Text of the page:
Last edited: February 14, 2005

Egypt Uses Web to Snare Suspected Gays, March 27, 2003

By Tom Musbach, / Network

 A day after the U.S. Supreme Court began deliberating about decriminalizing gay sex between consenting adults, Egypt continues to aggressively seek—often through Internet chat rooms—and punish men who are suspected of being gay.

On Jan. 16, a Lebanese man named Wissam Abyad was entrapped on a gay Web site by an undercover agent posing as a Spaniard who was new to Cairo and looking for friends. Abyad, 26, agreed to meet the man and was then arrested, charged with “debauchery,” advertising “against public morals” and inciting others to debauchery. He was sentenced to 15 months in prison.

The incident is one of several during recent months in what Human Rights Watch (HRW) has called an “increasingly harsh campaign of entrapment and arrest of men solely on the basis of alleged consensual homosexual conduct.”

“The police are raiding private homes and using the Internet to entrap men on trumped-up charges of ‘debauchery,’” said Joe Stork, the Middle East/North Africa director for HRW. “People looking for support and community find a prison cell.”

Abyad’s partner, who requested anonymity, said via e-mail that he knows of three other men who were similarly entrapped since Abyad’s arrest, as well as 13 more who were arrested in private homes. The trial of those 13 men began on Thursday.

“This is truly a witch hunt,” Abyad’s partner said.

According to Abyad’s partner, Abyad refused meetings twice after chatting via Gaydar with the agent posing as the lonely Spaniard, but he finally “felt sorry for him” and agreed to meet for lunch. When he arrived at the arranged meeting spot, a McDonald’s restaurant, four undercover cops arrested him.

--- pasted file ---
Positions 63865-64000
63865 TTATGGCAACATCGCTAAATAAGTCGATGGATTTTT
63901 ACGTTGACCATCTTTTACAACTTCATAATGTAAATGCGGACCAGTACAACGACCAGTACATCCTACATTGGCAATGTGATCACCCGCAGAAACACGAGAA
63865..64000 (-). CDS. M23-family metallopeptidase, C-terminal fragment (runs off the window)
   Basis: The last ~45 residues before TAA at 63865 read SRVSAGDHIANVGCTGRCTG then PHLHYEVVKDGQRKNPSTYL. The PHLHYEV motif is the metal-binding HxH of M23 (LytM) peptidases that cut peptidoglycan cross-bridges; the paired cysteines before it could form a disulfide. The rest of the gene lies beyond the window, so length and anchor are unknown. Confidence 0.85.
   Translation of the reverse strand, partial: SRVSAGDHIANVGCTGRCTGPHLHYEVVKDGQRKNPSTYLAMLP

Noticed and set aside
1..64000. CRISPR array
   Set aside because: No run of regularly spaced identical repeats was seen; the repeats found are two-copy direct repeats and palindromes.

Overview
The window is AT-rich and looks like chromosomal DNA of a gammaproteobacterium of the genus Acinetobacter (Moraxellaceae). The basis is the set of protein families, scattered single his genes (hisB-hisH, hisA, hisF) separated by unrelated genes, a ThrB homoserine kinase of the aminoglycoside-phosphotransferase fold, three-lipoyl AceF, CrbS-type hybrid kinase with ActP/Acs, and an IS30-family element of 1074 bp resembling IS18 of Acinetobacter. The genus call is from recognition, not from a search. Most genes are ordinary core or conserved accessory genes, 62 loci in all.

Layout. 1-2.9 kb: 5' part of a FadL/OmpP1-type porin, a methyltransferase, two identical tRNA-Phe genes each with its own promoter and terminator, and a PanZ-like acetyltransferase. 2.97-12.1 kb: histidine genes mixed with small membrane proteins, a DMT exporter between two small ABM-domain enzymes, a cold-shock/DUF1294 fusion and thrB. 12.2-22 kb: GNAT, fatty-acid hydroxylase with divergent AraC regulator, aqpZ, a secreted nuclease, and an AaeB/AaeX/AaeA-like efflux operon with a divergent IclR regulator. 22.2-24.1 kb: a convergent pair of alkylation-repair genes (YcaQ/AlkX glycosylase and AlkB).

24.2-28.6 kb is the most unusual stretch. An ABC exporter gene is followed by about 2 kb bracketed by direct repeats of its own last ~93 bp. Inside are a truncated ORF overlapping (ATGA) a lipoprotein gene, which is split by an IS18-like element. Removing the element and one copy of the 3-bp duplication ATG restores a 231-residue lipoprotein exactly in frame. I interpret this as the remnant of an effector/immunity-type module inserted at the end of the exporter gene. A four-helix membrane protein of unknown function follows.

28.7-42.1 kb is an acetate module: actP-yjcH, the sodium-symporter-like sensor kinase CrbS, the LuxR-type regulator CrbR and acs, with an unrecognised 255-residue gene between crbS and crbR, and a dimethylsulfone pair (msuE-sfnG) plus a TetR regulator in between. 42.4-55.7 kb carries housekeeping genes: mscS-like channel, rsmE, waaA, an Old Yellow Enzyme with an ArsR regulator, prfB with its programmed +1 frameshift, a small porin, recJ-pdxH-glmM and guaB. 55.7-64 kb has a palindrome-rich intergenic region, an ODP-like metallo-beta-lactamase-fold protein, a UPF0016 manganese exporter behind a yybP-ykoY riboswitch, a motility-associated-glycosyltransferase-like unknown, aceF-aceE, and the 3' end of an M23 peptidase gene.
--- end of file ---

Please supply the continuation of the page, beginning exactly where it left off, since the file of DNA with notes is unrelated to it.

Last year, a 23-year-old Egyptian man was sentenced to three years in prison after he tried to meet another man he had chatted with online.

The recent arrests follow the nearly two-year ordeal of 52 suspected gay men who were arrested in May 2001 on a floating nightclub, tried over several months under harsh and humiliating circumstances and then retried in a different court. Two weeks ago, the retrial ended with three-year jail sentences imposed on 21 of the men; 29 were acquitted. (The two “leaders” were sentenced last year and not subjected to retrial.)

Abyad’s case was recently defeated in an appeals court. He and his partner—who have lived together in Cairo for two years—are working on an appeal to Egypt’s highest court.

Earlier this week, Abyad was transferred from the crowded appeals jail, where he lived in a cement room without running water or a toilet. Abyad’s partner has not yet been able to visit Abyad in the new prison north of Cairo, which is supposedly for foreign prisoners. He said Abyad had not been harmed with physical violence in prison.

Amnesty International, which has spoken out against Egypt’s treatment of suspected homosexuals, declared Abyad a “prisoner of conscience.”

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